An hybrid of Viburnum utile and V. carlesii, reaching 2 to 3 meters in height. Half-evergreen, fragrant white flowers or, for the variety 'Mohawk', red with pink-white buds.
Sowing & planting
200 - 300
6 - 8
Identify my viburnum burkwoodii
Viburnums belong to the genus Viburnum, which has about 150 species of shrubs and trees. Some species have inflorescences very similar to those of hydrangeas.
The foliage is evergreen, semi-evergreen or deciduous depending on the species. They have opposite leaves or are arranged in whorls by 3. They are often strongly ribbed, sometimes lustrous, whole, toothed or lobed. The leaves of the deciduous viburnum take warm shades in the autumn.
The flowers appear grouped - in panicles, cymes, bunches or corymbs - and almost always bear 5 lobes. They can be white, cream, or pink.
Afterward appear very visible red fruits that are not edible for humans, but that birds appreciate.
Viburnum flowering is usually spring-like, but there are exceptions such as the Viburnum tinus that blooms in winter.
Plant my viburnum burkwoodii
Plant your viburnum from October to March outside the frost period - planting before winter allows for better rooting - in sunny or semi shade, if possible sheltered from drafts.
Viburnum prefers a drained, moderately fertile, cool soil. Before planting, prune damaged roots and branches to balance root volume and aerial volume.
Plant in a hole at least twice as big as the root ball. Soaking roots before planting will greatly improve the chances of recovery, regardless of the conditioning.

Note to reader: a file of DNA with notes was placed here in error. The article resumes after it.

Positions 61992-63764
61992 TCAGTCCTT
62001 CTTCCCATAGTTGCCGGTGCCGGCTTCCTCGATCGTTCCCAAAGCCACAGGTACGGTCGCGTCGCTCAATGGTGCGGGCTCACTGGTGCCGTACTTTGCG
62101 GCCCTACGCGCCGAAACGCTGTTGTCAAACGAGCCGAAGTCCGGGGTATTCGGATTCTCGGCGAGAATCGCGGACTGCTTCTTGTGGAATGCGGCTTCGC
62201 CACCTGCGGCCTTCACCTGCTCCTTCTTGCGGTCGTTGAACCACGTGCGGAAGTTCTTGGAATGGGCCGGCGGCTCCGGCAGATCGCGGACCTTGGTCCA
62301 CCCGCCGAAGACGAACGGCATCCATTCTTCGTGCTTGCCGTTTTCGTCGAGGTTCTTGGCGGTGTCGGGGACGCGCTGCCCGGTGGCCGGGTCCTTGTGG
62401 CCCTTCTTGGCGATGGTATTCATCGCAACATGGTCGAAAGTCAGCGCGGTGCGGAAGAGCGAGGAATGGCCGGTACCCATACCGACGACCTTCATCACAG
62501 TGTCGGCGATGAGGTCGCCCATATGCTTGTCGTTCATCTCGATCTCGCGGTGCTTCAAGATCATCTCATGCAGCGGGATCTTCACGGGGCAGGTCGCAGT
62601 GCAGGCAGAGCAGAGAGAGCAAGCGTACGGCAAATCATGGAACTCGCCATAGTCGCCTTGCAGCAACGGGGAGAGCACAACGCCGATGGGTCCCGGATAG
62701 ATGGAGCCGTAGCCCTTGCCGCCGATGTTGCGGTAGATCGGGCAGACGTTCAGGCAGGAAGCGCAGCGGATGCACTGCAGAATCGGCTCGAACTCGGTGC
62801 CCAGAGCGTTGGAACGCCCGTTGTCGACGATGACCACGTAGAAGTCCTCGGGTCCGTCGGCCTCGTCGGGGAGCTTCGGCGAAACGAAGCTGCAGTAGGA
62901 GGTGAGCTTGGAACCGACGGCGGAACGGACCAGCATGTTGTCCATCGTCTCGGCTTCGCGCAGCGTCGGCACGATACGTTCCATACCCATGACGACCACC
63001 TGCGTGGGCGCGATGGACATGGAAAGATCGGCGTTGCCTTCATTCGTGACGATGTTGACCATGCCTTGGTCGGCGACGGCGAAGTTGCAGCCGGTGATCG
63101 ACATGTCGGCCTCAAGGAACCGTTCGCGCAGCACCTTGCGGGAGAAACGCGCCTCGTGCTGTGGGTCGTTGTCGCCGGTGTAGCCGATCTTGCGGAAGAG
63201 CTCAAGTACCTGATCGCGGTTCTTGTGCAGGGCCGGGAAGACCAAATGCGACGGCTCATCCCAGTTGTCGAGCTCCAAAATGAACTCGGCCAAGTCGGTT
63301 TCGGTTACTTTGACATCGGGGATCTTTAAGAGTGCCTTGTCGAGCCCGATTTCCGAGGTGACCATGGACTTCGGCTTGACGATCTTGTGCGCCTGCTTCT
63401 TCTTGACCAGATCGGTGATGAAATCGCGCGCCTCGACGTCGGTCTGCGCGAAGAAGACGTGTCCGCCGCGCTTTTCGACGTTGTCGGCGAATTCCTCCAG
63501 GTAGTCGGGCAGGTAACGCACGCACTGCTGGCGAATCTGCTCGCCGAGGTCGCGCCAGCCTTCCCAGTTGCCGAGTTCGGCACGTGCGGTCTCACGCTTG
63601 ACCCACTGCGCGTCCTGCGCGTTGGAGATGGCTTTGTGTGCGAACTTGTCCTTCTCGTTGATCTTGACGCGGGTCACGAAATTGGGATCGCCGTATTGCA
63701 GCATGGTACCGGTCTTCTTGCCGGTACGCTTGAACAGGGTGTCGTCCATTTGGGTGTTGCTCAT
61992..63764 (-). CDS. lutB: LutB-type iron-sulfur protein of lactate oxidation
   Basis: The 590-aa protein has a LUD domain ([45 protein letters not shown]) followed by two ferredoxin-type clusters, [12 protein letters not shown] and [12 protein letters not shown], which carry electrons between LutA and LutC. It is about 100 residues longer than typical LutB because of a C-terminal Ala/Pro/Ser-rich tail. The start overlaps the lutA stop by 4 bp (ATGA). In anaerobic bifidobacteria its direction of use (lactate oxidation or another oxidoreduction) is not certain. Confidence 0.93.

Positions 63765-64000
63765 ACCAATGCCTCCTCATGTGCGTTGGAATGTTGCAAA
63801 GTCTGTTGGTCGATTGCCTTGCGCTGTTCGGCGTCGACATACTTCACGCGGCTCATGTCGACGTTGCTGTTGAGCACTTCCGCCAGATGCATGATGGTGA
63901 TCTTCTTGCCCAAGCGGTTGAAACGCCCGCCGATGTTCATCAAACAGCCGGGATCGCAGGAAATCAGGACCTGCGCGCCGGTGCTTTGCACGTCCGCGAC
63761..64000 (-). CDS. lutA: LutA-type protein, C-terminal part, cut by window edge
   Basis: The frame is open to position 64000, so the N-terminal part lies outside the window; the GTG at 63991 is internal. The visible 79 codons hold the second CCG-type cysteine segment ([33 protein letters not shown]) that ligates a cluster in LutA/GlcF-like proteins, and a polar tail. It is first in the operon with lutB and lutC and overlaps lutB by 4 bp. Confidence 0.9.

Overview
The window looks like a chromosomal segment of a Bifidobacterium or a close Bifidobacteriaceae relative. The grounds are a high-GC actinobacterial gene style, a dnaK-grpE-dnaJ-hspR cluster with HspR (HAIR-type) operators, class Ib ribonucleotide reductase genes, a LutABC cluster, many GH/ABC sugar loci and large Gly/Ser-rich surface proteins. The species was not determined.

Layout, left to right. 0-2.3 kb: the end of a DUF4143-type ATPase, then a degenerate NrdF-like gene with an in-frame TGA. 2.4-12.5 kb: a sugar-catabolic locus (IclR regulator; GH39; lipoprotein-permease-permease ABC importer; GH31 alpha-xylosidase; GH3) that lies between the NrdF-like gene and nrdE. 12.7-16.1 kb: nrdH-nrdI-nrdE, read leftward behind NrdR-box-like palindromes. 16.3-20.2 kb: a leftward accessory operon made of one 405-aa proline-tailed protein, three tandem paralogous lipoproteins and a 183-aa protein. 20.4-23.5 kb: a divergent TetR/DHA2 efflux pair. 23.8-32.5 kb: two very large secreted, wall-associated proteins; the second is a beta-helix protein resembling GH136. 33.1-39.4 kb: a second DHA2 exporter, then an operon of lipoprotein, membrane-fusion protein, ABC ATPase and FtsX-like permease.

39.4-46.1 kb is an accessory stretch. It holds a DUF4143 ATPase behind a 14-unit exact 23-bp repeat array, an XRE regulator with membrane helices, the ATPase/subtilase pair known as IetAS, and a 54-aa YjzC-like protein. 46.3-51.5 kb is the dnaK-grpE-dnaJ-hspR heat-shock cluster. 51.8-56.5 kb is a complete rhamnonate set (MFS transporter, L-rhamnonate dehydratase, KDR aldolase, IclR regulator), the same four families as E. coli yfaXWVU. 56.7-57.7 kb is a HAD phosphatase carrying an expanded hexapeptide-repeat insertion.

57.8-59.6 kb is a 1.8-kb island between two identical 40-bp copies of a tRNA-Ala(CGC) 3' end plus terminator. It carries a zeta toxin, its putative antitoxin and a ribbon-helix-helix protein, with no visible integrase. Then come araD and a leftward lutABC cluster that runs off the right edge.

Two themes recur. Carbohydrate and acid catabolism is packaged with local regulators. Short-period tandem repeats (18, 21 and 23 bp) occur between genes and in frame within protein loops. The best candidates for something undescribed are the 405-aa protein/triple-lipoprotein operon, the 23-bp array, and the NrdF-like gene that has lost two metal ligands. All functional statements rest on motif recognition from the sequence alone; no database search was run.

Plant being careful not to bury the bottom of the trunks. Form a hollow around in the soil, it will be used for watering during the first months. Tamp the soil around the roots - do not hesitate to use all the weight of the body! Finally water until the hollow is filled, at least two watering cans!
In pots, plant in a large tray or a very large pot, cover the bottom with gravel and fill the tray with a mix of potting soil and soil. Plant, then add some mulch on the topsoil to limit evaporation. Sprinkle.
Prune my viburnum burkwoodii
Viburnum holds pruning well:
On evergreen species, in February-March prune the entangled branches - which intersect.
For deciduous species, just trim the ends of the branches that have bloomed.
Water my viburnum burkwoodii
Water regularly and generously for several weeks after planting or sowing, especially if you did it late in the season. After, no need to worry about it, except except if your plant is in a pot.
Mulch my viburnum burkwoodii
Renew mulching in the fall at the base of your viburnum. Choose a mulch made of wood or bark, which will protect the soil longer.
Repot my viburnum burkwoodii
If you keep your viburnum in a pot, replace the topsoil with mature compost.
Check on my viburnum burkwoodii
Viburnum are attacked by aphids and whiteflies, especially if they are weakened by poor growing conditions.
If you see a white felting on the leaves - powdery mildew - it is because your plant lacks water, or that its foliage is too dense. Water, and remove the forks of the central branches. If you see devoured leaves with only the veins, this is the trace of the passage of a voracious beetle. If damage is severe, prune stems with black markings in winter and burn them, and provide more light to the plant.